United States District Court, S.D. California
ANDREW A. CEJAS, Plaintiff,
DANIEL PARAMO, et al., Defendants.
WILLIAM Q. HAYES UNITED STATES DISTRICT JUDGE.
matter before the Court is the Report and Recommendation (ECF
No. 29) filed by the Magistrate Judge on the Defendants'
Motion to Dismiss (ECF No. 17).
August 15, 2014, Plaintiff Andrew A. Cejas
(“Plaintiff”) initiated this action by filing the
Complaint. (ECF No. 1). On June 27, 2016, Plaintiff filed a
motion to proceed in forma pauperis. (ECF No. 4). On July 20,
2016, the Court issued an order granting Plaintiff's
motion to proceed in forma pauperis and directing the U.S.
Marshal to effect service and summons of the complaint. (ECF
October 4, 2016, Defendants D. Jaime, D. Paramo, S. Rutledge,
and D. Strayhorn (“Defendants”) filed a motion to
dismiss. (ECF No. 17). Defendants moved to dismiss
Plaintiff's First and Fourteenth Amendment claims against
Defendant Paramo, and the retaliation claim against
Defendants Jaime and Strayhorn. Id. On November 25,
2016, Plaintiff filed a response in opposition to
Defendants' motion to dismiss. (ECF No. 24).
March 28, 2017, the Magistrate Judge filed the Report and
Recommendation. (ECF No. 29). The Magistrate Judge concluded
that Plaintiff has not alleged facts sufficient to state a
claim for relief that is plausible on its face with respect
to Plaintiff's First and Fourteenth Amendment claims
against Defendant Paramo and his retaliation claim against
Defendant Jaime. Id. at 8. The Magistrate Judge
further found that Plaintiff has not alleged sufficient facts
to state a claim for violation of his First Amendment right
of access to the courts against Defendant Paramo.
Id. at 19. The Magistrate Judge recommended that
Defendant's motion to dismiss be granted as to
Plaintiff's retaliation claim against Defendant Jaime and
Plaintiff's First and Fourteenth Amendment claims against
Defendant Paramo. Id. at 22.
16, 2017, the Court issued an order granting Plaintiff's
motion for extension of time, and ordered that any objection
by Plaintiff must be filed no later than August 14, 2017, and
that any reply by Defendants must be filed no later than
August 28, 2017. (ECF No. 32). On August 14, 2017, Plaintiff
filed objections to the Report and Recommendation. (ECF No.
37). On August 28, 2017, Defendants filed a reply to
Plaintiff's objections. (ECF No. 38).
Standard of Review
duties of the district court in connection with a report and
recommendation of a magistrate judge are set forth in Federal
Rule of Civil Procedure 72(b) and 28 U.S.C. § 636(b).
The district judge must “make a de novo determination
of those portions of the report or specified proposed
findings or recommendations to which objection is made[,
]” and “may accept, reject, or modify, in whole
or in part, the findings or recommendations made by the
magistrate judge.” 28 U.S.C. § 636(b). The
district court need not review de novo those portions of a
Report and Recommendation to which neither party objects.
See Wang v. Masaitis, 416 F.3d 992, 1000 n.13 (9th
Cir. 2005); United States v. Reyna-Tapia, 328 F.3d
1114, 1121 (9th Cir. 2003) (en banc) (“Neither the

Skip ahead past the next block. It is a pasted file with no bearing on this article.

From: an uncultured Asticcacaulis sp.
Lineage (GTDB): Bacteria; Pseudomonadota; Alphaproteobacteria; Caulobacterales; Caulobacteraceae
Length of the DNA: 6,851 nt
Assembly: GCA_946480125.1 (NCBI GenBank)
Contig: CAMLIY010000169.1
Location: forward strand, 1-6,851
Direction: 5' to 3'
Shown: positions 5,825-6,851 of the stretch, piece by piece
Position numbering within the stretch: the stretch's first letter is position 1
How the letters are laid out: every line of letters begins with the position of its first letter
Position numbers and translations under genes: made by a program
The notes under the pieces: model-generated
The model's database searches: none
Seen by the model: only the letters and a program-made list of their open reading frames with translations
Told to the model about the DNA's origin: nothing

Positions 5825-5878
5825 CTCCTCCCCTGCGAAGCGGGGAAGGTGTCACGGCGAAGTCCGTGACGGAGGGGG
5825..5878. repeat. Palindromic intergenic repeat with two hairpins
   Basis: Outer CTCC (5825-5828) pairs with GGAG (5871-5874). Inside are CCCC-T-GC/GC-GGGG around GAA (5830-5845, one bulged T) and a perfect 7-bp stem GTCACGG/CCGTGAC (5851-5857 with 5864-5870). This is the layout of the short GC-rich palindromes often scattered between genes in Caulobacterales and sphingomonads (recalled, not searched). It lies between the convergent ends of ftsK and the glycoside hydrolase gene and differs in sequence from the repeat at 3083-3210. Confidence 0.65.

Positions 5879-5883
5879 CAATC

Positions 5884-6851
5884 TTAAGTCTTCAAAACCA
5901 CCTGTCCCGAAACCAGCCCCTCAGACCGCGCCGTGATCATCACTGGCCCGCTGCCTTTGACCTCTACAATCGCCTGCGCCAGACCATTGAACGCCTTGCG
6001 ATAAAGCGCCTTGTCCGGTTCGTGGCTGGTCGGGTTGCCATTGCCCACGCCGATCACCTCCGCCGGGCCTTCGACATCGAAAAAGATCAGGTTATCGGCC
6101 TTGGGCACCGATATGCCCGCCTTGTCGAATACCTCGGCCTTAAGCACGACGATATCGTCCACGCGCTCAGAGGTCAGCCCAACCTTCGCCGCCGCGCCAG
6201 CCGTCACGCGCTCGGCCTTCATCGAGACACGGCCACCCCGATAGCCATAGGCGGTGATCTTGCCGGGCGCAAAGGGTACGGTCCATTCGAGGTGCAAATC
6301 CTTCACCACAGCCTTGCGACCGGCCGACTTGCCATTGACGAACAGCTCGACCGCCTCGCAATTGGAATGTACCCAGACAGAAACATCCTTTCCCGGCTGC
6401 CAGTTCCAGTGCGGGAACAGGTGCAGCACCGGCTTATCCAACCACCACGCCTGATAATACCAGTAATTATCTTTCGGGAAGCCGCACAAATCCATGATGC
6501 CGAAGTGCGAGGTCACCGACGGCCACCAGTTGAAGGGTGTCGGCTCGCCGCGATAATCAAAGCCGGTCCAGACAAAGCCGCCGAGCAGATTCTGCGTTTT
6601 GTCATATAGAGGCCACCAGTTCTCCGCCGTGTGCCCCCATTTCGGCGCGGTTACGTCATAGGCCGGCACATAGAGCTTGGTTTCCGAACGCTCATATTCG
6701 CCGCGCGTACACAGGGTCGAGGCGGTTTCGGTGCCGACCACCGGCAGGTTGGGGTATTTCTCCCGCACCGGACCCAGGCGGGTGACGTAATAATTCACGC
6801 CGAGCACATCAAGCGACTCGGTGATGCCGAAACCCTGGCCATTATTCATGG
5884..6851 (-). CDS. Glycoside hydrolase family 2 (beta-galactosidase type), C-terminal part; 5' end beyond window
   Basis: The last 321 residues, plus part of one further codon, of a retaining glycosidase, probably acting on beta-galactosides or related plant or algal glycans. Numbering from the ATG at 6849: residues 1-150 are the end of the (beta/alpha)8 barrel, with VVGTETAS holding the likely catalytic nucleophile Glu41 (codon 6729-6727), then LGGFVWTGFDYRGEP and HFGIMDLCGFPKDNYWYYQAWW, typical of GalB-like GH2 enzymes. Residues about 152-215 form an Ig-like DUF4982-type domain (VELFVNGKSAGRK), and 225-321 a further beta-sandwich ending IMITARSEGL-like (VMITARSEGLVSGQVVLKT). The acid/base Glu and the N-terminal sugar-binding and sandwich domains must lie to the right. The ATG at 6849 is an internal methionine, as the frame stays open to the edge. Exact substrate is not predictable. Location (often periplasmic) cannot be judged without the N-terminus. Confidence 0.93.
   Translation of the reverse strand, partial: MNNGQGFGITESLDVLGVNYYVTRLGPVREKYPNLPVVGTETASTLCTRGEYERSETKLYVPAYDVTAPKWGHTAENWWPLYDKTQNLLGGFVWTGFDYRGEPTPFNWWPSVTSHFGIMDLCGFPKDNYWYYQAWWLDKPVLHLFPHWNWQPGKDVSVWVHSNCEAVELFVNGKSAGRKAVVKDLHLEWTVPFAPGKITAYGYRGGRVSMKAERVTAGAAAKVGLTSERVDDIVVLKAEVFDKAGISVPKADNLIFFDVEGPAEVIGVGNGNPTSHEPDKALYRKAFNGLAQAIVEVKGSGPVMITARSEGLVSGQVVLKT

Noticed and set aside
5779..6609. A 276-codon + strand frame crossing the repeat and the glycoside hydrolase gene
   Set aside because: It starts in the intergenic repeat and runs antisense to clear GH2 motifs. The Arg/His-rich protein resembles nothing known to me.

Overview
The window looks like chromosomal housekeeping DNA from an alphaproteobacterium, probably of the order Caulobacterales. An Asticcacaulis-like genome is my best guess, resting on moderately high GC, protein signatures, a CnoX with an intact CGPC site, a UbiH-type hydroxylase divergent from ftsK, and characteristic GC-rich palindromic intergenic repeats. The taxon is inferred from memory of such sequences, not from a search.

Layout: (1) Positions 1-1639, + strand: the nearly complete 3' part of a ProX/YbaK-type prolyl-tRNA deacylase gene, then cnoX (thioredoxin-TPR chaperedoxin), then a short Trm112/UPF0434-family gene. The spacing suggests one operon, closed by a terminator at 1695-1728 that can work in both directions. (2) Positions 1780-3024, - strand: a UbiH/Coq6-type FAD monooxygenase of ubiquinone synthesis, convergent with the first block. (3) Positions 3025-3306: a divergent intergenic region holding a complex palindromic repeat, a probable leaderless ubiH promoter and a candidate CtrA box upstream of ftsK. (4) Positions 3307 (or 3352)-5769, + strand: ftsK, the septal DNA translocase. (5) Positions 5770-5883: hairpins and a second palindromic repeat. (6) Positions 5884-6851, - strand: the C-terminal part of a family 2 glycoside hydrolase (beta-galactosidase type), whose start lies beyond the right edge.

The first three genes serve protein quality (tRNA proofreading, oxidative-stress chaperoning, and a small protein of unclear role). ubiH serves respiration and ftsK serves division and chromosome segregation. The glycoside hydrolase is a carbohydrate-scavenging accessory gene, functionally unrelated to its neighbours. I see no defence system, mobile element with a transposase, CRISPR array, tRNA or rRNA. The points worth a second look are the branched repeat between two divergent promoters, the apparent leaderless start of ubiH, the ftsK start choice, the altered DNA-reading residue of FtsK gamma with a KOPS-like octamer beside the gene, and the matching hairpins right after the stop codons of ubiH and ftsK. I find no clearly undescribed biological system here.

Constitution nor the [Federal Magistrates Act, 28 U.S.C.
§ 636] requires a district judge to review, de novo,
findings and recommendations that the parties themselves
accept as correct.”).
Plaintiff's First Objection: Retaliation Claim against
contends that the Magistrate Judge erred in recommending the
dismissal of his retaliation claim against Defendant Jaime
because Plaintiff adequately pled a causal connection as to
his retaliation claim between Defendant Jaime's cell
search and Plaintiff's grievance against Defendant
Rutledge. (ECF No. 37 at 4). Plaintiff contends that he
adequately pled a causal connection because Defendant
Jaime's cell search sheet contained Plaintiff's hat,
which was taken away by Defendant Rutledge prior to the cell
search. Id. Plaintiff contends that the hat was not
inside the cell during Defendant Jaime's search, but the
hat was included on the cell search sheet. Id.
Plaintiff contends that this serves as “[e]vidence of
retaliatory motive by Defendant Jaime.” Id.
Magistrate Judge found that Plaintiff failed to allege an
adequate connection between the grievance and the subsequent
cell search because Defendant Jaime was a third party to and
had no knowledge of any dispute between Plaintiff and
Defendant Rutledge. Plaintiff alleges that on the day of the
cell search, while waiting to access the law library, he
approached Defendant Rutledge to ask how Rutledge would
respond to Plaintiff's earlier complaint. (ECF No. 1 at
14). Plaintiff alleges that Defendant Rutledge ordered
Officer Carter to confiscate a hat that Plaintiff was
wearing. Id. Plaintiff alleges that Defendant
Rutledge and Officer Carter then walked together to the
Program office. Id. Plaintiff alleges that later the
same day, Defendant Rutledge ordered Defendant Jaime to
search Plaintiff's cell. Id. In the cell search
sheet completed by Defendant Jaime attached to the Complaint,
Defendant Jaime lists Plaintiff's baseball hat as an item
that was confiscated. Id. at 83. Plaintiff asserts
that the baseball hat was not in his cell during the search,
but it still appears on Defendant Jaime's cell search
reviewing Plaintiff's Complaint and objection, the Court
concludes that the Magistrate Judge correctly found that
Plaintiff has not sufficiently pled the third element of his
retaliation claim. Plaintiff's allegations are not
sufficient to establish that Defendant Jaime was aware of
Plaintiff's grievance against Defendant Rutledge at the
time of the cell search. Plaintiff's allegation that
Defendant Rutledge ordered Defendant Jaime to search
Plaintiff's cell, alone, is insufficient to establish
that Defendant Jaime had a retaliatory motive in conducting
the cell search. See Wood v. Yordy, 753 F.3d 899,
905 (9th Cir. 2014) (“We have ...